Before Jesus performed the work, He merely lived in His normal humanity. No one could tell that He was God, no one found out that He was the incarnate God; people just knew Him as a completely ordinary man. His utterly ordinary, normal humanity was proof that God was incarnated in the flesh, and that the Age of Grace was the age of the work of the incarnate God, not the age of the Spirit’s work. It was proof that the Spirit of God was realized completely in the flesh, that in the age of God’s incarnation His flesh would perform all the work of the Spirit. The Christ with normal humanity is a flesh in which the Spirit is realized, and is possessed of normal humanity, normal sense, and human thought. “Being realized” means God becoming man, the Spirit becoming flesh; to put it more plainly, it is when God Himself inhabits a flesh with normal humanity, and through it expresses His divine work—this is what it means to be realized, or incarnated. During His first incarnation, it was necessary for God to heal the sick and cast out demons, because His work was to redeem. In order to redeem the entire human race, He needed to be compassionate and forgiving. The work that He did before He was crucified was healing the sick and casting out demons, which presaged His salvation of man from sin and filth. Because it was the Age of Grace, it was necessary for Him to heal the sick, thereby showing signs and wonders, which were representative of grace in that age—for the Age of Grace centered around the bestowal of grace, symbolized by peace, joy, and material blessings, all tokens of people’s faith in Jesus. That is to say, healing the sick, casting out demons, and bestowing grace were instinctive abilities of Jesus’ flesh in the Age of Grace, they were the work the Spirit realized in the flesh. But while He was performing such work, He was living in the flesh, and did not transcend the flesh. No matter what acts of healing He performed, He still possessed normal humanity, still lived a normal human life. The reason I say that during the age of God’s incarnation the flesh performed all the work of the Spirit, is that no matter what work He did, He did it in the flesh. But because of His work, people did not regard His flesh as having a completely corporeal essence, for this flesh could work wonders, and at certain special moments could do things that transcended the flesh. Of course, all these happenings occurred after He began His ministry, such as His being tested for forty days or being transfigured on the mountain. So with Jesus, the meaning of God’s incarnation was not completed, but only partially fulfilled. The life that He lived in the flesh before beginning His work was utterly normal in all respects. After He began the work, He retained only the outer shell of His flesh. Because His work was an expression of divinity, it exceeded the normal functions of the flesh. After all, God’s incarnate flesh was different from flesh-and-blood humans. Of course, in His daily life, He required food, clothing, sleep, and shelter, He needed all the normal necessities, and had the sense of a normal human being, and thought like a normal human being. People still held Him to be a normal man, except that the work He did was supernatural. Actually, no matter what He did, He lived in an ordinary and normal humanity, and insofar as He performed the work, His sense was particularly normal, His thoughts especially lucid, more so than those of any other normal man. It was necessary for the incarnate God to have such thinking and sense, for the divine work needed to be expressed by a flesh whose sense was very much normal and whose thoughts were very lucid—only in this way could His flesh express the divine work. All throughout the thirty-three and a half years that Jesus lived on earth, He retained His normal humanity, but because of His work during His three-and-a-half-year ministry, people thought that He was very transcendent, that He was much more supernatural than before. In actuality, Jesus’ normal humanity remained unchanged before and after He began His ministry; His humanity was the same throughout, but because of the difference before and after He began His ministry, two different views emerged concerning His flesh. No matter what people thought, God incarnate retained His original, normal humanity the entire time, for since God was incarnated, He lived in the flesh, the flesh that had normal humanity. Regardless of whether He was performing His ministry or not, the normal humanity of His flesh could not be erased, for humanity is the basic essence of flesh. Before Jesus performed His ministry, His flesh remained completely normal, engaging in all ordinary human activities; He did not appear in the least bit supernatural, did not show any miraculous signs. At that time, He was simply a very common man who worshiped God, though His pursuit was more honest, more sincere than anyone’s. This was how His utterly normal humanity manifested itself. Because He did no work at all before assuming His ministry, no one was aware of His identity, no one could tell that His flesh was different from all the others, for He did not work even a single miracle, did not perform one bit of God’s own work. However, after He began to perform His ministry, He retained the outer shell of normal humanity and still lived with normal human reason, but because He had begun to do the work of God Himself, assume the ministry of Christ and do work that mortal beings, flesh-and-blood humans, were incapable of, people assumed that He did not have normal humanity and was not a completely normal flesh, but an incomplete flesh. Because of the work He performed, people said that He was a God in the flesh who did not have normal humanity. Such an understanding is erroneous, for people did not grasp the significance of God’s incarnation. This misunderstanding arose from the fact that the work expressed by God in the flesh was the divine work, expressed in a flesh that had normal humanity. God was clothed in flesh, He dwelt within flesh, and His work in His humanity obscured the normality of His humanity. For this reason, people believed that God did not have humanity but only divinity.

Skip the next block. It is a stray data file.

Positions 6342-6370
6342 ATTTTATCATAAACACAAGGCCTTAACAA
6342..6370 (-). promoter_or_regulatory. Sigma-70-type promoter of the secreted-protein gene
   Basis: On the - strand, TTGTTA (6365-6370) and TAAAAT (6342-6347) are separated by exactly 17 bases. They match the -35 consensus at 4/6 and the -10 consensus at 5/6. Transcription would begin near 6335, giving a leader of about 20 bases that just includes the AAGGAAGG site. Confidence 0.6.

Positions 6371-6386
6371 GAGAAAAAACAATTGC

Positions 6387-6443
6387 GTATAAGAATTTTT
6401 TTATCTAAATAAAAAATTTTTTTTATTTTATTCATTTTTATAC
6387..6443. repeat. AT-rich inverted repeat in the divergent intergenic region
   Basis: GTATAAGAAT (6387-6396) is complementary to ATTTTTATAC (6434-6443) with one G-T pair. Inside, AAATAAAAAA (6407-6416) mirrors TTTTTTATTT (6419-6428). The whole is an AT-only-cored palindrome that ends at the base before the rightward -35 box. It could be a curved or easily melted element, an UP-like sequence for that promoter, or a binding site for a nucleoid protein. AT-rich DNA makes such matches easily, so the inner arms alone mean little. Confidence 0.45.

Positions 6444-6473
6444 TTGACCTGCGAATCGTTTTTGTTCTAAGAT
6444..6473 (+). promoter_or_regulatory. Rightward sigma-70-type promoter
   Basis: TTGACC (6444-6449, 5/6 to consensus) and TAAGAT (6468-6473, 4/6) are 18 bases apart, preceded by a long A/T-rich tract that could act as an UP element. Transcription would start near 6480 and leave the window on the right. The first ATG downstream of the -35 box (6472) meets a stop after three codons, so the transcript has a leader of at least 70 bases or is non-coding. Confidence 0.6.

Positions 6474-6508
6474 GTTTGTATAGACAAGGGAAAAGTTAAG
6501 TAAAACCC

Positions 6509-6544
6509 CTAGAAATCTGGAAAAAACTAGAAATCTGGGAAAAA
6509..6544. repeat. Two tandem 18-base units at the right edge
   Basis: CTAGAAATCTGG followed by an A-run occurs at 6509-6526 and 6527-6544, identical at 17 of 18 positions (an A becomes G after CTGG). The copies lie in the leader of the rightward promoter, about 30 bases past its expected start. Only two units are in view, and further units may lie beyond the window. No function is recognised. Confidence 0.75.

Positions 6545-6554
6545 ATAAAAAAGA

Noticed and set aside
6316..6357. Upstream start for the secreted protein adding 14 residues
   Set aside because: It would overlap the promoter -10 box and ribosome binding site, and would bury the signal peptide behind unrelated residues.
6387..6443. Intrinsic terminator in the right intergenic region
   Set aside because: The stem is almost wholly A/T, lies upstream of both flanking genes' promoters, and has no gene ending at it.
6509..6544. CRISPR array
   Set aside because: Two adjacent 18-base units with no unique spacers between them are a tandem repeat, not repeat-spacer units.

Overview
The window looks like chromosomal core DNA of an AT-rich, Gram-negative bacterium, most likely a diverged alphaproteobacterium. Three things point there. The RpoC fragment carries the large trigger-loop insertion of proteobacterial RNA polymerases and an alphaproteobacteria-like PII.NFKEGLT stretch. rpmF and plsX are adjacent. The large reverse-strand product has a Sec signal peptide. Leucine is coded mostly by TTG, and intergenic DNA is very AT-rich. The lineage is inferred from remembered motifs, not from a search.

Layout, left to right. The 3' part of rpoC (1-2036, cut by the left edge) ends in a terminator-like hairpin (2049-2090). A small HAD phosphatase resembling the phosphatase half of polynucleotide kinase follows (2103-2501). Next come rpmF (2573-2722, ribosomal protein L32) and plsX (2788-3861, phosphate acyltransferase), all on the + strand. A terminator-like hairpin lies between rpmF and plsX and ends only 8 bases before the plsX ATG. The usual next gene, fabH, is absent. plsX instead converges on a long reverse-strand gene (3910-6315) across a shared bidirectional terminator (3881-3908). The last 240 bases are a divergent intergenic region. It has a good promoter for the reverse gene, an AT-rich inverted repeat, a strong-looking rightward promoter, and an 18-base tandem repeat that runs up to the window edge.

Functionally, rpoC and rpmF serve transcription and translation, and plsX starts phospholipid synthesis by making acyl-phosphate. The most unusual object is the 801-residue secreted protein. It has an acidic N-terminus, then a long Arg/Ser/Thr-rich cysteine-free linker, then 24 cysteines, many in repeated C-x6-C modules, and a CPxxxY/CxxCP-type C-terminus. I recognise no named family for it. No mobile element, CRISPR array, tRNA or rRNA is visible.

Excerpted from “The Essence of the Flesh Inhabited by God” in The Word Appears in the Flesh